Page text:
Side effects of COVID-19 vaccine
It will be your passport to freedom but prepare to feel lousy for 24 hours after your receive your COVID-19 vaccine.
Clinical trial participants have warned short lived fever, headache, muscle pain and exhaustion are among the side effects.
And some doctors are worried these after effects might dissuade people from coming back for the second jab they will need to be properly protected.
US journalist John Yang, who volunteered to be Patient 232 in George Washington University's trial of Moderna's COVID vaccine, wrote about his experience of receiving the vaccine.
"I had been warned I might feel sick after getting the injection. I felt fine through bedtime, which disappointed me because it made me think I had gotten the placebo," he wrote in Pharmaceutical industry journal STAT.
"The next morning, though, I was paradoxically heartened to begin feeling feverish, fatigued, and achy - like I had a mild case of the seasonal flu. It felt good to feel bad.
"It wasn't enough to keep me from my daily routine, but it did persist. I felt a little better every day."
After his second shot he said it didn't take long for every muscle and joint in his body to ache and "my temperature to hit 99.9F (37.7C). I was in bed and asleep by about 7pm and didn't wake up until about 6am the next day".
However he reported just as the effects came on faster, they resolved faster.
Moderna reported that the majority of adverse events in its trial were mild or moderate in severity.
Around 2.7 per cent of people experienced injection site pain after the first dose and after the second dose 9.7 per cent suffered fatigue.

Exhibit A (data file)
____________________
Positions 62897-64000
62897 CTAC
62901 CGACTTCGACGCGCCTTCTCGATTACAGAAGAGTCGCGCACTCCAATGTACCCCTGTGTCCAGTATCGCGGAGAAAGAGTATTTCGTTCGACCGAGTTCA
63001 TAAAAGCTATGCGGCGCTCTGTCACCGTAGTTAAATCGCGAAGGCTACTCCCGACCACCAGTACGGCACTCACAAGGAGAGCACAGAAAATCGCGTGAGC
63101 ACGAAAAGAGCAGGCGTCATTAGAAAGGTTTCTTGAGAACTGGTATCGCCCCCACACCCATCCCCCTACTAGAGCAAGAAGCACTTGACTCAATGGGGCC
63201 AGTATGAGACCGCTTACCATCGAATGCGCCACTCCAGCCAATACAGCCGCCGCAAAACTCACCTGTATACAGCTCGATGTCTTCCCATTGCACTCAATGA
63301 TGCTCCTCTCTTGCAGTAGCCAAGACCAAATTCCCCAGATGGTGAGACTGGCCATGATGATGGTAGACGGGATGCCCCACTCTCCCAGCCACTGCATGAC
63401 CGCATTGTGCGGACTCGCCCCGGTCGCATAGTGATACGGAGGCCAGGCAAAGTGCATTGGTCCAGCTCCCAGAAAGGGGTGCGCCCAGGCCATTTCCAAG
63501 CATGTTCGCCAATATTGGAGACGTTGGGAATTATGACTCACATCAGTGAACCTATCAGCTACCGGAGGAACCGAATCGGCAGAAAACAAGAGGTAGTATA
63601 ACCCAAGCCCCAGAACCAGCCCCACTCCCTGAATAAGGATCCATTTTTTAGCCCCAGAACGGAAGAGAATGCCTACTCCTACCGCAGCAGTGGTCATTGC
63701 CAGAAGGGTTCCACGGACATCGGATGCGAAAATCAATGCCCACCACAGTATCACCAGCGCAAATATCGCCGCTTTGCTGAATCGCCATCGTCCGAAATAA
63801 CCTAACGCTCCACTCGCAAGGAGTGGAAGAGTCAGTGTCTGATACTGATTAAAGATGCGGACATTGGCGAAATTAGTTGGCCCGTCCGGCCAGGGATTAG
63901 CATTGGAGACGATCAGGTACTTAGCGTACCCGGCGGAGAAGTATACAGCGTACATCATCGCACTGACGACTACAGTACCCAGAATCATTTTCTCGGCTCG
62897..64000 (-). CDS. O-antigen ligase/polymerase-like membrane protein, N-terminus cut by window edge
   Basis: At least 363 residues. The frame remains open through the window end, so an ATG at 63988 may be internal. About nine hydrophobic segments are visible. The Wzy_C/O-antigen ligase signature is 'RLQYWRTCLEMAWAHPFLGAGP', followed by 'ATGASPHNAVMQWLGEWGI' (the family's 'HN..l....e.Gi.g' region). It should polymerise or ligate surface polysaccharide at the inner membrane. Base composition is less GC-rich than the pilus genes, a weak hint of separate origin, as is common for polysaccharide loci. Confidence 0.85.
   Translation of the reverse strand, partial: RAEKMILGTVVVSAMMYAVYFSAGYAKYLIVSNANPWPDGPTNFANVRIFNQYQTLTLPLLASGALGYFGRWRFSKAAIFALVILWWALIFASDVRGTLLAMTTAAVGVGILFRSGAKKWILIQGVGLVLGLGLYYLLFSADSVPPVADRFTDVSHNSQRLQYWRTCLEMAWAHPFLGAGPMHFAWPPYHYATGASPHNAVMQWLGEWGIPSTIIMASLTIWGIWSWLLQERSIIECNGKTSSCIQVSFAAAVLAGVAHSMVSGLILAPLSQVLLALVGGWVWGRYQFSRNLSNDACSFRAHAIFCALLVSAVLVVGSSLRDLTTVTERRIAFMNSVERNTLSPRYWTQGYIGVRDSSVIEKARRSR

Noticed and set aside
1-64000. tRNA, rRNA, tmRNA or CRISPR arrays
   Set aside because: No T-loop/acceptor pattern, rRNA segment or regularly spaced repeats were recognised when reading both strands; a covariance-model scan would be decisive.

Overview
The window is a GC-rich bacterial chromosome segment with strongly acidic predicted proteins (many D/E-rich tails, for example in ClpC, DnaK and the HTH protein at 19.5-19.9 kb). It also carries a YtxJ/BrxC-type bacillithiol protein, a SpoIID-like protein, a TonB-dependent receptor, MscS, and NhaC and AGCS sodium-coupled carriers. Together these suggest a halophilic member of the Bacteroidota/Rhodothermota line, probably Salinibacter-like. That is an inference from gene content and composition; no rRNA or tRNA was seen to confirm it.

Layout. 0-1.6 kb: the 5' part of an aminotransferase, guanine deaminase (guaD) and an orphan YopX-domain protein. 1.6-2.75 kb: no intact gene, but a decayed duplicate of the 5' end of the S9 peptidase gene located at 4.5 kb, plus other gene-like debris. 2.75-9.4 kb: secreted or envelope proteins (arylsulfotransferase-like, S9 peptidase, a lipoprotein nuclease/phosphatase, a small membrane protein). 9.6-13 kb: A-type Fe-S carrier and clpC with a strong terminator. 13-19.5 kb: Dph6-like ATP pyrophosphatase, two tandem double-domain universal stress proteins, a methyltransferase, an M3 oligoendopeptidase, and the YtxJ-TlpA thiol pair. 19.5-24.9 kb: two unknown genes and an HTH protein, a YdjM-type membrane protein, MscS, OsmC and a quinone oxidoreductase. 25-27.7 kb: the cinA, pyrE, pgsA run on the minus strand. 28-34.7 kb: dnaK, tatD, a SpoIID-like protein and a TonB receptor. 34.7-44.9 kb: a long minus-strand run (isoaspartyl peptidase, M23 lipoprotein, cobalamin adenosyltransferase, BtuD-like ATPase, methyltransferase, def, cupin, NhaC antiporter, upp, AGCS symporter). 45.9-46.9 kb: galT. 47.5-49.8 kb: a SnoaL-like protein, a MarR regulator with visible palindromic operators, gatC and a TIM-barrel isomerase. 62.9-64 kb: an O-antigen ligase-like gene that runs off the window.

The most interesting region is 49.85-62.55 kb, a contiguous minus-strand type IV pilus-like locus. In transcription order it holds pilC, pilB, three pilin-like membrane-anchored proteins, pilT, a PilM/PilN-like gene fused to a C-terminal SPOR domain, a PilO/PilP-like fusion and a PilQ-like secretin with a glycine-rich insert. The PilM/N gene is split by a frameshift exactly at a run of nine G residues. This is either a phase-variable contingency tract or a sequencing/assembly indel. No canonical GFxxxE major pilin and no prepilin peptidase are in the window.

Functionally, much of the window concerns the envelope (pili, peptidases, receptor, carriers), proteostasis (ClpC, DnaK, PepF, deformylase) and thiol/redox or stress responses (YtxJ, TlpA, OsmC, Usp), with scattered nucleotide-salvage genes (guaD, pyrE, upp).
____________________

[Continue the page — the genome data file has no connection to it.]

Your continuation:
Muscle pain was common among 8.9 per cent of participants, 5.2 per cent had joint pain, 4.5 per cent had a headache, 4.1 per cent general pain and 2 per cent experienced redness at the injection site.
Jenny Hamilton, a former police officer from Atlanta, Georgia, took part in Pfizer's COVID-19 vaccine trial.
The 57-year-old told Business Insider after receiving the first two injections, she felt like she'd caught a virus and developed low-grade fevers, fatigue, and muscle aches.
Pfizer reported that of the 43,000 participants in its trial there were no serious safety concerns, 3.8 per cent of people suffered fatigue, 2 per cent suffered a headache.
In the AstraZeneca vaccine trial local injection site reactions and systemic reactions occurred in between two thirds and eight in ten participants.
Participants of the various trials were not told whether they received the actual vaccine or a placebo but assumed they did get the COVID jabs based on the symptoms they encountered.
Paul Griffin, the principal investigator for Nucleus Network which is trialling four COVID-19 vaccines, said "no vaccine will ever be produced that doesn't have some adverse effects".
"What's clear is that the benefit outweighs those risks and certainly if the benefit doesn't clearly outweigh the risks, we don't proceed with human trials," he said.
"The key thing is to make sure people are aware of what the adverse effects are likely to be and how to manage them."
He said people having the vaccinations should be told to prepare by having paracetamol or ibuprofen before the jab to reduce those effects.
"We know that a vaccine for this virus is a way to getting back to as close to normal as possible, and the trade-off of a bit of a sore arm for a few hours, or feeling of tired the afternoon of the vaccine would be a very acceptable price to pay for, for protecting yourself and everyone else," Dr Griffin said.
Originally published as Side effects of COVID-19 vaccine